A battleground during apartheid, Soweto now celebrates as World Cup opens next doorBy David Crary, AP
Thursday, June 10, 2010
Once-embattled Soweto marvels at nearby World Cup
SOWETO, South Africa — Once a battlefront in the anti-apartheid struggle, the vast township of Soweto — from its iron shacks to its expanding stock of luxury homes — is now brimming with exhilaration as the World Cup opens next door.
“You can feel the vibe,” said the Rev. Benedict Mahlangu, the cheerful priest at Regina Mundi, Soweto’s main Roman Catholic church.
During apartheid, the red-brick church was a bastion of political resistance. Now it’s decorated with the flags of World Cup nations and has been hosting crowded prayer services for South Africa’s underdog team, Bafana Bafana, who open the tournament Friday in the nearby Soccer City stadium.
For Sowetans, who number well over 1 million, it’s a time not only to root for the home team, but also to welcome visitors, celebrate progress and reflect on unmet promises.
Their township abounds with eye-catching contradictions 16 years after this nation’s first fully democratic elections. A new, five-star hotel overlooks a tract of the squalid, plumbing-deprived homes. Restaurants and inns cater to foreign tourists, but local schools are so bereft that some students cram into vans before 5 a.m. to get a better education in distant communities.
Amid the soccer hoopla, it also will be time to remember the fateful Soweto student uprising of June 16, 1976 — a date now observed as a national holiday.
“The young men on our national team, they never could have hosted the World Cup without that day,” said Cathay Yenana, who is helping organize next Wednesday’s June 16 commemorations in Soweto.
“They owe each and every goal they score to that class of ‘76,” she said.
The uprising was sparked by a student protest against an edict requiring blacks to be taught in Afrikaans, the language of the white-minority rulers. Hundreds of blacks were killed in ensuing clashes nationwide — a foretaste of the conflict that escalated in the 1980s and finally led to apartheid’s demise in the early 1990s.
Today’s Soweto students have been taught the history of the liberation struggle, but soccer is their all-consuming passion this week.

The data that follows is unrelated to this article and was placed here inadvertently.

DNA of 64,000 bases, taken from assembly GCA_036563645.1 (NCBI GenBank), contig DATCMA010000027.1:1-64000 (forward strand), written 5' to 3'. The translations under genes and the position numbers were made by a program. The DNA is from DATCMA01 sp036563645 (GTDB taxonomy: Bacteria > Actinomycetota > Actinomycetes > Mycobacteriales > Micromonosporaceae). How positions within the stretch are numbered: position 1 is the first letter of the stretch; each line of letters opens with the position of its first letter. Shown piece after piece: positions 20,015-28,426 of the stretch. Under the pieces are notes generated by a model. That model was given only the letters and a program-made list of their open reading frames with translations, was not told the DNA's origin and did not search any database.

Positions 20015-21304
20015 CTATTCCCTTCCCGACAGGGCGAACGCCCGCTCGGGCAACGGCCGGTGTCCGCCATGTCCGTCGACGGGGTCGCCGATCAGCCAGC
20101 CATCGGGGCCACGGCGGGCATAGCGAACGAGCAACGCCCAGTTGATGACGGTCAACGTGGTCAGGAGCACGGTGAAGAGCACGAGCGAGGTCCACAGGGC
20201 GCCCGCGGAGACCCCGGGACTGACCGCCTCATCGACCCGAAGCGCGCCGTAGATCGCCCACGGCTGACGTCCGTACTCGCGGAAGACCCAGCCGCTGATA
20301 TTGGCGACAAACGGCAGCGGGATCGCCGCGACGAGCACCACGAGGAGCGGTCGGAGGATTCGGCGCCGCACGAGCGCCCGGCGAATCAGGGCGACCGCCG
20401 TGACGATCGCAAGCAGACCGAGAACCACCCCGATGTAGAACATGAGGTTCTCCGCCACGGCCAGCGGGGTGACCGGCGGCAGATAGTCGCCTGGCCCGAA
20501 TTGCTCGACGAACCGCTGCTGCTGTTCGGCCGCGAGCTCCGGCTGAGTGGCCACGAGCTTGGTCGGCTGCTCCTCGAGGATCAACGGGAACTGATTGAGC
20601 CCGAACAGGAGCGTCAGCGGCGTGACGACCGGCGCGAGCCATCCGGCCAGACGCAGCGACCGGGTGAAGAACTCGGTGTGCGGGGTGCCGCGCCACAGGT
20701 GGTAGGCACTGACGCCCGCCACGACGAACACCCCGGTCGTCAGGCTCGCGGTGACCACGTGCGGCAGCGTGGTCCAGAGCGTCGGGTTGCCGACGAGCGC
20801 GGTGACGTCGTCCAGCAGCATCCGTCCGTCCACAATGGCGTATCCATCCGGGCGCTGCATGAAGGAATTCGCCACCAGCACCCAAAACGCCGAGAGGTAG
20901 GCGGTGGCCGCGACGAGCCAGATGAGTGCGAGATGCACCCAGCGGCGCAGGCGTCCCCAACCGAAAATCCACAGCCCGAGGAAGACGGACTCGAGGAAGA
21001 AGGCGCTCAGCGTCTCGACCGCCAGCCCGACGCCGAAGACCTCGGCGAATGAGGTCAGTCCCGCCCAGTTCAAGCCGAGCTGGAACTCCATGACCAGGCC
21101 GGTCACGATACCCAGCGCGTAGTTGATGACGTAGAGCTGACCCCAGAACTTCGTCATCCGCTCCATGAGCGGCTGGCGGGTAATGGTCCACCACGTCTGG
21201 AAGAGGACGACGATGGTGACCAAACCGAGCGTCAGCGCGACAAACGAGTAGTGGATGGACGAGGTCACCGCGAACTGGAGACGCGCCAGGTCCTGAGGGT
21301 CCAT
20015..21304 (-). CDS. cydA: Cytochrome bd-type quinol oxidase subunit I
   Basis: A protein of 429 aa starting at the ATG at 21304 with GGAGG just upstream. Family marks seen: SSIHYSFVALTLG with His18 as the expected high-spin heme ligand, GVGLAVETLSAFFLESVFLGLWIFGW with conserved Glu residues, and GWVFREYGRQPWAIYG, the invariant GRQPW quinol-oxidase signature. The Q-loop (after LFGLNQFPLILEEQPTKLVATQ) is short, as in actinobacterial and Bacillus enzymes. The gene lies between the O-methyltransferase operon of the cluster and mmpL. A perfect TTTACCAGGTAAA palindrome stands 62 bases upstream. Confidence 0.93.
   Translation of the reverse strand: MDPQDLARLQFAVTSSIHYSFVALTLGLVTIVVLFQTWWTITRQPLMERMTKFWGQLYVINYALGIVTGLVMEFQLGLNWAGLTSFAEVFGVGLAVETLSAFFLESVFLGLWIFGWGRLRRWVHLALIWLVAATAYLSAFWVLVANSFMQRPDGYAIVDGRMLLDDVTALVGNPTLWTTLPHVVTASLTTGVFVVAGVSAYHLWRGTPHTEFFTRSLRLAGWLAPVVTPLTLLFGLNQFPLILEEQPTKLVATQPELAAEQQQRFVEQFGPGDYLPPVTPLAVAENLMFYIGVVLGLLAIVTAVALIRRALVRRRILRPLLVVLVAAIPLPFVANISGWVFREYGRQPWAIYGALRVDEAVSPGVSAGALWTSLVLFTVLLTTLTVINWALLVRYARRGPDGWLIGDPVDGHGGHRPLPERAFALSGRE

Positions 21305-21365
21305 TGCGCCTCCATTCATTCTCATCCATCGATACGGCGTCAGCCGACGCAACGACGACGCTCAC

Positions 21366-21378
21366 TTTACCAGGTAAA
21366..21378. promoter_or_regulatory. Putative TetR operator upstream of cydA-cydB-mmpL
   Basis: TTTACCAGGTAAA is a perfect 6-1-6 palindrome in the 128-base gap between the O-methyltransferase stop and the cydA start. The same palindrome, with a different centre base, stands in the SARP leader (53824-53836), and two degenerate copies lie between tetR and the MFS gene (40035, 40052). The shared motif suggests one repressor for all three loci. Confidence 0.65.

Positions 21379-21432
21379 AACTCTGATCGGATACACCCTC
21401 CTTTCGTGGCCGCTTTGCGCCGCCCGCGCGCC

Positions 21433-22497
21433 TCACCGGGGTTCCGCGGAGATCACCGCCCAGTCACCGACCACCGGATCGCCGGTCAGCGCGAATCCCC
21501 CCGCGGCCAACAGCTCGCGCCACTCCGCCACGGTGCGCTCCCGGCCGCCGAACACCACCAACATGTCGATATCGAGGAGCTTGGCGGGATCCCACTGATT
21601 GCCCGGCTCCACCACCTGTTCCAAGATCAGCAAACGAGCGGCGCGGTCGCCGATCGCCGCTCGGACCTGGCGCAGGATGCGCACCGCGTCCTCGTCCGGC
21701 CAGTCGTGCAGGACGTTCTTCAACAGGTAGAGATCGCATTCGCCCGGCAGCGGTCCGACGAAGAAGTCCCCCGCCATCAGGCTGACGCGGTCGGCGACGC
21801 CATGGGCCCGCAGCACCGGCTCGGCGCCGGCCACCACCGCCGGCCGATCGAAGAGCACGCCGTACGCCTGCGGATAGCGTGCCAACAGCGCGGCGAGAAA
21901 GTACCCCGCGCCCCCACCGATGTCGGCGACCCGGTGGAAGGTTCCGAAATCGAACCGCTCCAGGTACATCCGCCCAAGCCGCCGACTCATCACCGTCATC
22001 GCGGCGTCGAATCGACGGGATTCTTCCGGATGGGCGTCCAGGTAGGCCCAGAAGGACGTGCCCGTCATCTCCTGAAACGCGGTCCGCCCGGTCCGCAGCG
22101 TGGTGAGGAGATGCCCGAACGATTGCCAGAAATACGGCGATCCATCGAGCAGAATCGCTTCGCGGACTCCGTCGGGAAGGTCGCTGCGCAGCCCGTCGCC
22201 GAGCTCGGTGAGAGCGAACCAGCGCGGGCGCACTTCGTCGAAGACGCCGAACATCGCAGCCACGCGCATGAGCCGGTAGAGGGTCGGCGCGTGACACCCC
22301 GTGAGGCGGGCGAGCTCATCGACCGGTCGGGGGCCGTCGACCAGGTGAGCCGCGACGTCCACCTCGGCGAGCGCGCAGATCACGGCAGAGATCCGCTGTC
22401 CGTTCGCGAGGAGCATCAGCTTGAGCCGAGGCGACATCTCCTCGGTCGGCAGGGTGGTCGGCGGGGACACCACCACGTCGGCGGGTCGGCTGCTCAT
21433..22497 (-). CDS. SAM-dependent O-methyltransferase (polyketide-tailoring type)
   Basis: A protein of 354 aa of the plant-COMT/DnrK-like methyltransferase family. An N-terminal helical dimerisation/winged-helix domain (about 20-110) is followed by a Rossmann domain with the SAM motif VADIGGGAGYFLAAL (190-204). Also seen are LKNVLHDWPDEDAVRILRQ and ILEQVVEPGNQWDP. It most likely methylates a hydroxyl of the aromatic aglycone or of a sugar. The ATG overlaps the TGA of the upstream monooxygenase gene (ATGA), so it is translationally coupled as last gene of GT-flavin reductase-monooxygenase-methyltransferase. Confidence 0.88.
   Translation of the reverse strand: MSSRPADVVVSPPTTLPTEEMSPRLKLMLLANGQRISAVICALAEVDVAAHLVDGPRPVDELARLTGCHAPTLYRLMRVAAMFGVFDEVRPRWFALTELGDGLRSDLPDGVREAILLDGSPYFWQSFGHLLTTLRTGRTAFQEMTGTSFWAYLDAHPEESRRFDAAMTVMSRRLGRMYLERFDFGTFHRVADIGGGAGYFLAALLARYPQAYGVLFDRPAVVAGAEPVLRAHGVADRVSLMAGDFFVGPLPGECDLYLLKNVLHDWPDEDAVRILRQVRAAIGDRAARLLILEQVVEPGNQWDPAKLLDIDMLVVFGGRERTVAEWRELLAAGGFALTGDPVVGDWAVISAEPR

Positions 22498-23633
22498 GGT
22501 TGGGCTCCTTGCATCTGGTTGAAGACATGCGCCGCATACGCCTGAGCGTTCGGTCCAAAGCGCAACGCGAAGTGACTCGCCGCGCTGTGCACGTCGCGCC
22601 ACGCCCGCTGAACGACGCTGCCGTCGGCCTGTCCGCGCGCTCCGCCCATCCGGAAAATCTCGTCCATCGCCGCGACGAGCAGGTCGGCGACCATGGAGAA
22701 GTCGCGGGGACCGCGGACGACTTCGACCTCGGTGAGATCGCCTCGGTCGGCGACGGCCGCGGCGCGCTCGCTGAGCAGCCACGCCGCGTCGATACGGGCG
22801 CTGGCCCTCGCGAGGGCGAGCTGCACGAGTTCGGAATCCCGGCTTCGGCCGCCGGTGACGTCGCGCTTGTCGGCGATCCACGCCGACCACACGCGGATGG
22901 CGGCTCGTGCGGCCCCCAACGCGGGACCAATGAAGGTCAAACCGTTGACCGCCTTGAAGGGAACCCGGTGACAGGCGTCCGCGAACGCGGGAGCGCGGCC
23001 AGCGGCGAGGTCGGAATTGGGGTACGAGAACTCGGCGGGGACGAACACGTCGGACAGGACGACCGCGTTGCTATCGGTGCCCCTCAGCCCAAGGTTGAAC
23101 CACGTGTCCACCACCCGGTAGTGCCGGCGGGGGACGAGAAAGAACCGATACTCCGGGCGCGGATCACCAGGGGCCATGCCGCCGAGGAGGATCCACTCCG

“Bafana Bafana will win,” said 19-year-old Katabo Matabane as he watched friends playing soccer in the bright winter sunshine at a newly refurbished park near Regina Mundi.
Also watching on the sidelines, and pointing out the most skilled players, was Nthato Korolosi, a 33-year-old Soweto tour operator and dance instructor.
He described the recent “diski dance” craze — featuring improvised dance steps inspired by soccer moves. And he predicted off-the-charts excitement Friday afternoon when the opening Bafana match with Mexico is shown on a giant video screen at a “fan park” in Soweto.
Unlike the players on the nearby field, Korolosi is old enough to remember apartheid, and to marvel at the changes since then.
“Apartheid was intended to make black people feel they couldn’t even think,” he said. “We’re a very fortunate kind of people, here in Soweto. We have moved on. We learned to reconcile and be united.”
Back in the apartheid era, armored police and army vehicles often patrolled Soweto’s streets, and — in the winter months — a thick shroud of smoke from coal stoves hung over the sprawling expanse of unelectrified homes. Now, the winter skies over the township are crystal clear, thanks to a massive government electrification program.
Police still patrol the streets, but the priority now is to curtail violent street crime.
Danny Dube, the 58-year-old caretaker at Regina Mundi, said that’s the biggest change for him in recent years.
“You are now free to go where you want to at any time of day or night,” he said.
The township has been trying hard to woo tourists. There’s a June 16 museum named after Hector Pieterson, honored as the first student to die the uprising, and the Vilakazi Street neighborhood, featuring restaurants, bed-and-breakfasts, and the homes of anti-apartheid heroes and Nobel Peace laureates Nelson Mandela and Desmond Tutu.
Some Sowetans complain that the economic benefits of the World Cup will largely bypass their township. Pumzile Ngwenya lives with her five children in a shack near the new luxury hotel in Freedom Square.
“It’s nice for some, not for others,” she said angrily outside the meat market where she works as a cleaner.
At a nearby sidewalk stall, however, vendor Livingston Mahimele was beaming — crediting World Cup fever for doubling his daily income thanks to surging sales of South African flags and soccer apparel. The stand was a riot of colors — mostly the yellow and green of Bafana T-shirts and scarves.
Among those with mixed emotions about the World Cup is Sibongile Mkhabela, who as a high school student was a leader of the 1976 protest march and spent three years in jail. She is now chief executive officer of the Nelson Mandela Children’s Fund.
“There’s a lot of excitement now,” she said. “But at the same time, we’ve let down in one or two things that we aspired to back then.
“We look at Soweto today — it’s a great place to live,” she said. “But we’re busing our children away to other towns. You’d be hoping our schools would enable the young person of today to get a good education without having to pack into a taxi at 4 a.m.”
Mkhabela hopes the World Cup might help Soweto, and South Africa, take more vigoroous strides toward long-term progress.
“We could use this energy to turn things around, to make the schools work, to help the child who wants to be the next sports star by bringing sports back into our schools,” she said. “We want these young people to live our dreams.”
EDITOR’S NOTE — David Crary was the AP’s news editor in South Africa in 1987-90 and reported often from Soweto during those final years of anti-apartheid unrest.
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